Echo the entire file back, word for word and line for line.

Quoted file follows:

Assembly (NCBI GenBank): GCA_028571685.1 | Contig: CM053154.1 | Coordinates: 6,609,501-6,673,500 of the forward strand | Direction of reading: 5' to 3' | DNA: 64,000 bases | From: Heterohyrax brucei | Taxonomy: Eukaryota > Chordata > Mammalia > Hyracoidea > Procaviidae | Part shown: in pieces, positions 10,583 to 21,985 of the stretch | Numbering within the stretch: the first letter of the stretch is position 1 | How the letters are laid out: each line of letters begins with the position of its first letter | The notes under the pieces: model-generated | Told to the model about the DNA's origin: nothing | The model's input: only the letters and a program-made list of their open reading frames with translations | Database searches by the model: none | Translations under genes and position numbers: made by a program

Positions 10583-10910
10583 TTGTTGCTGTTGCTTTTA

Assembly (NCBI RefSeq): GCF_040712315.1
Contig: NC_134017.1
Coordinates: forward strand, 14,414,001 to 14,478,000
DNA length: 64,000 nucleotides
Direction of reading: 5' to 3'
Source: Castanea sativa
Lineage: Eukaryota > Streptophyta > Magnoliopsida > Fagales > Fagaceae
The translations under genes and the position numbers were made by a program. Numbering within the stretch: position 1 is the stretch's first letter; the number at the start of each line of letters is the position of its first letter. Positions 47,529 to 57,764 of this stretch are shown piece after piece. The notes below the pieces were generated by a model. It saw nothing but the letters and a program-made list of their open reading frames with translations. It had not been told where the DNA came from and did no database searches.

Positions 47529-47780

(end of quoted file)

Assembly (NCBI GenBank): GCA_028571685.1 | Contig: CM053154.1 | Coordinates: 6,609,501-6,673,500 of the forward strand | Direction of reading: 5' to 3' | DNA: 64,000 bases | From: Heterohyrax brucei | Taxonomy: Eukaryota > Chordata > Mammalia > Hyracoidea > Procaviidae | Part shown: in pieces, positions 10,583 to 21,985 of the stretch | Numbering within the stretch: the first letter of the stretch is position 1 | How the letters are laid out: each line of letters begins with the position of its first letter | The notes under the pieces: model-generated | Told to the model about the DNA's origin: nothing | The model's input: only the letters and a program-made list of their open reading frames with translations | Database searches by the model: none | Translations under genes and position numbers: made by a program

Positions 10583-10910
10583 TTGTTGCTGTTGCTTTTA

Assembly (NCBI RefSeq): GCF_040712315.1
Contig: NC_134017.1
Coordinates: forward strand, 14,414,001 to 14,478,000
DNA length: 64,000 nucleotides
Direction of reading: 5' to 3'
Source: Castanea sativa
Lineage: Eukaryota > Streptophyta > Magnoliopsida > Fagales > Fagaceae
The translations under genes and the position numbers were made by a program. Numbering within the stretch: position 1 is the stretch's first letter; the number at the start of each line of letters is the position of its first letter. Positions 47,529 to 57,764 of this stretch are shown piece after piece. The notes below the pieces were generated by a model. It saw nothing but the letters and a program-made list of their open reading frames with translations. It had not been told where the DNA came from and did no database searches.

Positions 47529-47780